Explore Riley Mehl’s portfolio here

Breanne

Braeanne Oribello is an incoming senior at UC San Diego who is studying cognitive science with a focus on design and interaction. She is interested in design education and discovering what it means to design equitable technology.

Which projects were the most fun, which were the most challenging, and why?

My main project this summer has been driving the designs for an MVP in the Home Insurance product. I would say that it has been both fun and challenging since I’ve been able to learn how to develop my technical and soft skills as a designer. I’ve had the chance to get feedback from multiple stakeholders, and although it can be challenging, it’s given me the opportunity to learn how to design within certain constraints — especially in an industry that is heavily regulated.

What has been your favorite moment at Blend?

During our daily stand-ups, which are meetings when the engineering, product, and design members of the Home Insurance team meet to give updates, a member of the team has to come up with a fun question like, “How do you like to eat your potatoes?” Although it’s something small, it’s given me the chance to get to know my team since you can see people’s personalities through what may seem like a trivial question. Small conversations get lost in the remote world, so baking in ways to get to know each other makes a big difference!

What about the experience has changed the way you think about design?

The design process is a lot less structured compared to school, but learning how to utilize those methods and understanding when to apply them has played a big part in my growth during this internship. School teaches us the happy path of the design process, but I think designing in industry teaches us that the process is malleable and can be adjusted depending on what you need in order to design the best solution.

Explore Braeanne Ori’s portfolio here

Matthew

Matthew Lim is studying to receive his MS in human computer interaction at Georgia Tech. He is an aspiring product designer and currently conducts research on supporting democratic elections in the global south.

What advice would you give a future Blend intern?

Even as Blend has gone through its IPO, Blend still moves like a startup. Things go fast, clients ask for a lot, and a ton of different initiatives are kicking off at any given moment. The thing to remember is that you can do a lot in the problem space you’ve defined but also contribute a lot to other places where Blend needs it. Part of the internship is seeing where you can fit in and help out in the company. And due to the speed at which Blend moves, there are always places to contribute. It’s entirely possible to pick something you want to work on and provide value there. It might not lead to total success, but the likelihood is that Blend is better off for it.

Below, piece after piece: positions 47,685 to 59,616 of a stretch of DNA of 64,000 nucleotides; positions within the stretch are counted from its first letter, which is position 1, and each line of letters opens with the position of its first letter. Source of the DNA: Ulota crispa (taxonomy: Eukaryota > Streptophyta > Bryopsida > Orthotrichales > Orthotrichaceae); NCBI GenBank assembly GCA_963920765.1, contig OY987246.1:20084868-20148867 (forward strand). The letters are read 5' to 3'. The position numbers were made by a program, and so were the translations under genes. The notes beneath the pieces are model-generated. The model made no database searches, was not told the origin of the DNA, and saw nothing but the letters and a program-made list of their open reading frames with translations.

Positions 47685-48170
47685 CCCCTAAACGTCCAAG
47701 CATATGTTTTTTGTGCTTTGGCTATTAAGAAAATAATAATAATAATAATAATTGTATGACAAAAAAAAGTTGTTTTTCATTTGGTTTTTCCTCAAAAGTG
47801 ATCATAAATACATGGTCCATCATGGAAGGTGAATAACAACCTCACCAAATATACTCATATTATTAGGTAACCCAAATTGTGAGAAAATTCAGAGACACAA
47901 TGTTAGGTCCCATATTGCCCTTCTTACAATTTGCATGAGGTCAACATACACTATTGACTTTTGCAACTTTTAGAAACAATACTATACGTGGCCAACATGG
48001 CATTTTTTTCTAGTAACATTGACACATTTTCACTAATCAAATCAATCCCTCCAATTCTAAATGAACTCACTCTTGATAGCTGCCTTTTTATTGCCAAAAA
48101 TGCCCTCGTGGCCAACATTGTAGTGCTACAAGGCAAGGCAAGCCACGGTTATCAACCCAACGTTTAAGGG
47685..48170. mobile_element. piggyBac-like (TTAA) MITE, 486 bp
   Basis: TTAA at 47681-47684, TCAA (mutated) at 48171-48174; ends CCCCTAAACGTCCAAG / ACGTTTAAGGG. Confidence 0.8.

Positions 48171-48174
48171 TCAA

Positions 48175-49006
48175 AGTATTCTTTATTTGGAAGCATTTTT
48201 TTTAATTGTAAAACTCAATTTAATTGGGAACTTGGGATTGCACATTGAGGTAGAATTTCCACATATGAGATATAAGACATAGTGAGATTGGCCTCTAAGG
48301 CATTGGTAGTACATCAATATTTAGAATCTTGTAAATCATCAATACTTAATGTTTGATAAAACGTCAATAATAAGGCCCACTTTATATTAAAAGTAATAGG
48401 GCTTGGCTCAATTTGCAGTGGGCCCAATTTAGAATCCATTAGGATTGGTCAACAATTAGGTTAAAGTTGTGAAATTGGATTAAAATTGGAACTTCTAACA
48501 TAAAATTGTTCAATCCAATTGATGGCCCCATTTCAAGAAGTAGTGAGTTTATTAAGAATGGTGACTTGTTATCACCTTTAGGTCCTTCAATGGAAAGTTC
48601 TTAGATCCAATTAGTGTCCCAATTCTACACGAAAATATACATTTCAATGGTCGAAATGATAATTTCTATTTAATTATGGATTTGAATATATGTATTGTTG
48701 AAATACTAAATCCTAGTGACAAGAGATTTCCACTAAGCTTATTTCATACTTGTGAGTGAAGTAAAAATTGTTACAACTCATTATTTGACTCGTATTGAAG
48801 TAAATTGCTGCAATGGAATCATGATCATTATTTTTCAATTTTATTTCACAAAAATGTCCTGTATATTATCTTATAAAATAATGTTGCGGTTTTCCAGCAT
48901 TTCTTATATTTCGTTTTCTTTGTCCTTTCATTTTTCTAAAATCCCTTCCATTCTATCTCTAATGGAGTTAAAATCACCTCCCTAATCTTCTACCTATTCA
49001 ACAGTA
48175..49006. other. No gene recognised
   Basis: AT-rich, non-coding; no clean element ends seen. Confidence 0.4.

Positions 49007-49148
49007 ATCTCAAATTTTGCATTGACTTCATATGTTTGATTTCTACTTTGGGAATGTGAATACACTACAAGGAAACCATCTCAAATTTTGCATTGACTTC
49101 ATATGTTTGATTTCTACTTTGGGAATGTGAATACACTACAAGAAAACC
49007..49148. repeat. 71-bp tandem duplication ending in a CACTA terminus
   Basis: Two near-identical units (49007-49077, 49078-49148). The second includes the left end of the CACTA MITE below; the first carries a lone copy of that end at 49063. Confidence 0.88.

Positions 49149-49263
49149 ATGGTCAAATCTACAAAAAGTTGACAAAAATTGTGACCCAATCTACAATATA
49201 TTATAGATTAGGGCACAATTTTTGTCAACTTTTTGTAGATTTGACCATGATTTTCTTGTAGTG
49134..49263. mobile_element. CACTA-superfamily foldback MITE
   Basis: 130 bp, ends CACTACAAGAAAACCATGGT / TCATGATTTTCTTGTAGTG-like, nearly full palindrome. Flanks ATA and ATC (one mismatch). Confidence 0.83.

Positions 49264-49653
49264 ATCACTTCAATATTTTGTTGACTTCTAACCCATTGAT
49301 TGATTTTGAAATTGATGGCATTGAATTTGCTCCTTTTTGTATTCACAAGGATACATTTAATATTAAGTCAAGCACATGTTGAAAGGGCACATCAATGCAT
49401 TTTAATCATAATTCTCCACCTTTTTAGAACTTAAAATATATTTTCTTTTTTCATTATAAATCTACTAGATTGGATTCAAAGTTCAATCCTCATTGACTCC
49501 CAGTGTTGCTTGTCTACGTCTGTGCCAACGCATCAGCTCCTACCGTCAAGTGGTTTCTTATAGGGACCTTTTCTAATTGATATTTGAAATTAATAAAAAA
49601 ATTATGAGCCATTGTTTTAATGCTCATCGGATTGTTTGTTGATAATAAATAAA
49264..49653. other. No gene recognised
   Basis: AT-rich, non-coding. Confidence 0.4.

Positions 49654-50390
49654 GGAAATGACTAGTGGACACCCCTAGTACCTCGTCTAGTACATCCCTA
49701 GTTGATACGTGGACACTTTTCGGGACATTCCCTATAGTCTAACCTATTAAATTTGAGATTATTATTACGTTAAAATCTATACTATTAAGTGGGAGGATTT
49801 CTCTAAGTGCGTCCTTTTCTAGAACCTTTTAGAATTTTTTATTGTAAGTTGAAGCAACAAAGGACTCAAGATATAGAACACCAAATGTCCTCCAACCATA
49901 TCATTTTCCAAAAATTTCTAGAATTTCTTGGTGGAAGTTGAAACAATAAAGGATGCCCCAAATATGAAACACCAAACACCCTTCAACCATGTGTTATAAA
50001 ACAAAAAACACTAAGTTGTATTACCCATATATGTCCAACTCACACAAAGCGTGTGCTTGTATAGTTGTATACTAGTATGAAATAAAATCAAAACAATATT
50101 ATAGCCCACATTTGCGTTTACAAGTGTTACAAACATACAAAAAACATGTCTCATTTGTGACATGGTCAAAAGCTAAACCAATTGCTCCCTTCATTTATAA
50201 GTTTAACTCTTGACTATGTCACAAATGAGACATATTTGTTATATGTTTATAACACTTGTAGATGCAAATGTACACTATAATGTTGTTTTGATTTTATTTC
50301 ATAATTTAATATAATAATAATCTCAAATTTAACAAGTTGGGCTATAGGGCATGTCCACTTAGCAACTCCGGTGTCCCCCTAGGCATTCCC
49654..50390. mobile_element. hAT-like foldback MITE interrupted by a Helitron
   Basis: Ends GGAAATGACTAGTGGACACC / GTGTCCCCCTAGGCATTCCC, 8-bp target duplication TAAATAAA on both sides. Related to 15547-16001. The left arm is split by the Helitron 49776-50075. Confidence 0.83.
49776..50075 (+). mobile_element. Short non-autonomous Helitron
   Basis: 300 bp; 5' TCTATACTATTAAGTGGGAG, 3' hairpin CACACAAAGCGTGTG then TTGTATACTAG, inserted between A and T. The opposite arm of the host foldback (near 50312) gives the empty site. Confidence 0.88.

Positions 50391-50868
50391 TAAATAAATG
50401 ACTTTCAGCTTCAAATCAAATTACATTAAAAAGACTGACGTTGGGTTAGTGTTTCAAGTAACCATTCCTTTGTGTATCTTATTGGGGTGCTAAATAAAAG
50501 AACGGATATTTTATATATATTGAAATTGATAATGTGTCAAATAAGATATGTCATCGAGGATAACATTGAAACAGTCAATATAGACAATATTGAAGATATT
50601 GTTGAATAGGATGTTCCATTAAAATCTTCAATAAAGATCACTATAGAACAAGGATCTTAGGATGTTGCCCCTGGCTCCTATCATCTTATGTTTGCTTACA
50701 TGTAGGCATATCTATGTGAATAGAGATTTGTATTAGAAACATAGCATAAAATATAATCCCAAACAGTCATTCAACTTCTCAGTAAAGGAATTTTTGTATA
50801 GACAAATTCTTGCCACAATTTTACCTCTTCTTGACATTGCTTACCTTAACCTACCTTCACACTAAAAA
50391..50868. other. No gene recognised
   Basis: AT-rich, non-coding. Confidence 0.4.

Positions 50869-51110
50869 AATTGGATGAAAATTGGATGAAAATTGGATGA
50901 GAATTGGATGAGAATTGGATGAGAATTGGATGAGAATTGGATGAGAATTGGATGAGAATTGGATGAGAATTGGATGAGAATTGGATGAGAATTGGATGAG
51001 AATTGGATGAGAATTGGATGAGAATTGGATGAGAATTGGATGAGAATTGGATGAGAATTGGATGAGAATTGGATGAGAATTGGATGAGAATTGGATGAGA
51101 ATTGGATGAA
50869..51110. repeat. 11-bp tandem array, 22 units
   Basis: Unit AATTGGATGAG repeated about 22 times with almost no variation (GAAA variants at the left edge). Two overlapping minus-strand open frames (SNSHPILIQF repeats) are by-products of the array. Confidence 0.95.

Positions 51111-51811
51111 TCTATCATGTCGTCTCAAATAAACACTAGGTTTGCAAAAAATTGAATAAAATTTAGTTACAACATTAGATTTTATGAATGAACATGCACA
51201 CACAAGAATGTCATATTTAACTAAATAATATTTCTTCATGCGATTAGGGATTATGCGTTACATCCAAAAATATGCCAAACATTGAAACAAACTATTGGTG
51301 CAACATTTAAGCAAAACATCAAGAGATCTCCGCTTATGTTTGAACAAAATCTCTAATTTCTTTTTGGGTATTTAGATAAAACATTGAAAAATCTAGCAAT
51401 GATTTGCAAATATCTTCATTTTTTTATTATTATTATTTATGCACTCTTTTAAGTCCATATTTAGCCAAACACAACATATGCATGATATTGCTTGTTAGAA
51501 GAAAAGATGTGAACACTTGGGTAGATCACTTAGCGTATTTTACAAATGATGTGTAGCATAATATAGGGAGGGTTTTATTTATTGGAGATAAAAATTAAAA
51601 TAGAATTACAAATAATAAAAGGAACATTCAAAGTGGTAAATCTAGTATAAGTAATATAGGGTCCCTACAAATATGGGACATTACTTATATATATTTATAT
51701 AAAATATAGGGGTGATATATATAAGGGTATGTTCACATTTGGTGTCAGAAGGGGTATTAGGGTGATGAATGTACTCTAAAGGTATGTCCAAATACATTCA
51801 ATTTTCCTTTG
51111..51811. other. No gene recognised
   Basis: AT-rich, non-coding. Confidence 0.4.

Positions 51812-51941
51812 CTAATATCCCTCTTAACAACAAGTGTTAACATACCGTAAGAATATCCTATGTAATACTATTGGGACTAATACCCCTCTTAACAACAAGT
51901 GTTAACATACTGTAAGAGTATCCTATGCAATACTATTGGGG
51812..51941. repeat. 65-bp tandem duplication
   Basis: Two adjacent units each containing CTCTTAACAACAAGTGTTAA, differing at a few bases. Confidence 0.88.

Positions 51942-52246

What has surprised you about the internship program?

Being a product designer at Blend feels like being a product manager. Once you receive a project from the product team, it’s up to you to ask for clearer requirements and customer needs. From there, your role as a designer includes communicating with cross-functional partners to sync on which core functions need to be addressed, the best methods of designing to meet those needs, and what is even possible from an engineering perspective. Having never been in a product designer or a product manager role, I think jumping into this new environment gave me a bit of a jolt.

What about the experience has changed the way you think about design?

I think listening to the way senior designers critique designs in our collective studio sessions has made me reflect on what I critique in design. Senior designers aren’t attempting to be nit-picky about visual characteristics, although they can be. More often, they’re asking larger questions and ensuring they frame them with the initial problem that is trying to be solved. Sometimes they’ll even ask if this solution can be generalized and inform others. Taking a step back and critiquing designs from their initial approaches rather than for their visual quirks is something I strive to do in the future, but by no means is it easy.

Explore Matthew Lim’s portfolio here